Foreign Governments Line Up to Buy U.S. Dronesby Noel Brinkerhoff
Apr. 04, 2010
Feminists Say It's 'Racist And Sexist' for Italians to Have Italian Babies
Washington Post Begs Readers: Please Stop Calling Us 'The Media'
Female Volunteers At Calais Jungle 'Having Sex With Multiple Refugees A Day'
Germany: Refugees Brag 'Africans Control The German Girls... We Are The Kings!'
Burlington Mall Shooter is Muslim Immigrant from Turkey
Foreign buyers are itching for the opportunity to buy American-made pilotless reconnaissance aircraft, and the Department of Defense does not plan to get in the way, despite concerns that the military technology could fall into the wrong hands.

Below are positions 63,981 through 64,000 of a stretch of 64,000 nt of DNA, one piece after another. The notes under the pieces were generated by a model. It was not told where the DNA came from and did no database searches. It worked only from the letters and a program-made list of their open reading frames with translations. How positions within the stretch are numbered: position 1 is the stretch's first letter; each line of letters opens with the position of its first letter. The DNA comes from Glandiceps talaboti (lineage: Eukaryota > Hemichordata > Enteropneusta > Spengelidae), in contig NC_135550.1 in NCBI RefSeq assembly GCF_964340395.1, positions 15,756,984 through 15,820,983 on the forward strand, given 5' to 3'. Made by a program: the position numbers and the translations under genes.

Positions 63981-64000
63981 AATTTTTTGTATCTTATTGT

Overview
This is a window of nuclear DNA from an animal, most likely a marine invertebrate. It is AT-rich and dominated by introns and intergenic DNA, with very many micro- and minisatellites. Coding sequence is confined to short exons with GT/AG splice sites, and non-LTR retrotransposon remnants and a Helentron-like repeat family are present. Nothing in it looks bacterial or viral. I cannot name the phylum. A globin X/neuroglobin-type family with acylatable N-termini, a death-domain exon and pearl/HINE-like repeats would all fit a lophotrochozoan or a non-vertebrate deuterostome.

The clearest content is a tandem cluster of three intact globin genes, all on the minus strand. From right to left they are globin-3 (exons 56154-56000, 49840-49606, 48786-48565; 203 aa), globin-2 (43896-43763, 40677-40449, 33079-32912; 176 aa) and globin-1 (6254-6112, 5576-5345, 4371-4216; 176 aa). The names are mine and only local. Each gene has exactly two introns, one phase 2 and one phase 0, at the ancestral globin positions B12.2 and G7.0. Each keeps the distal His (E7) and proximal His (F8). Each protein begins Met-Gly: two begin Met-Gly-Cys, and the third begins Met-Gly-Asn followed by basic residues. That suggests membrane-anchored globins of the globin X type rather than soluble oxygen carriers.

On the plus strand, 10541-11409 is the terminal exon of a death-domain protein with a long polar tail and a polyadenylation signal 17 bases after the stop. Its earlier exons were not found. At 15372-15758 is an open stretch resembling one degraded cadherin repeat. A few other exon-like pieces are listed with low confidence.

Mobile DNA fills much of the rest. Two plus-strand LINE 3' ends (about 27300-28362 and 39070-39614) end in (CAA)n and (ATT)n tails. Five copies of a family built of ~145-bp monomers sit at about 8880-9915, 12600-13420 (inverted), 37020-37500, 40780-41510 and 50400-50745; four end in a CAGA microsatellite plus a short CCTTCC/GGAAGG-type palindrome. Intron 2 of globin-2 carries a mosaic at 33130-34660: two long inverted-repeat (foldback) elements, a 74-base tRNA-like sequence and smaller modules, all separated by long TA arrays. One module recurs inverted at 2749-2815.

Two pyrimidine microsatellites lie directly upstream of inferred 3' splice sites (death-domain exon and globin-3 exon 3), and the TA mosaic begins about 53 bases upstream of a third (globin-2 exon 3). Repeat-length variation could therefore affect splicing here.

The Global Hawk spy plane has been a great product for defense contractor Northrop Grumman since it first began selling them 11 years ago. The U.S. Air Force has relied on the drones to collect intelligence in Iraq and Afghanistan, flying up to 60,000 feet and on missions lasting 32 hours at a time. And while the Global Hawk is not cheap—$30 million apiece—it’s considerably more affordable than piloted aircraft like the $85 million Joint Strike Fighter.
Countries looking to purchase Global Hawk include Japan and South Korea (to help both improve their spying of North Korea), Australia, Germany, Singapore, Spain, New Zealand, Canada and the United Kingdom. Once the aircraft is in foreign hands, there’s no guarantee it won’t be resold to third parties—something that has happened to other U.S. military hardware.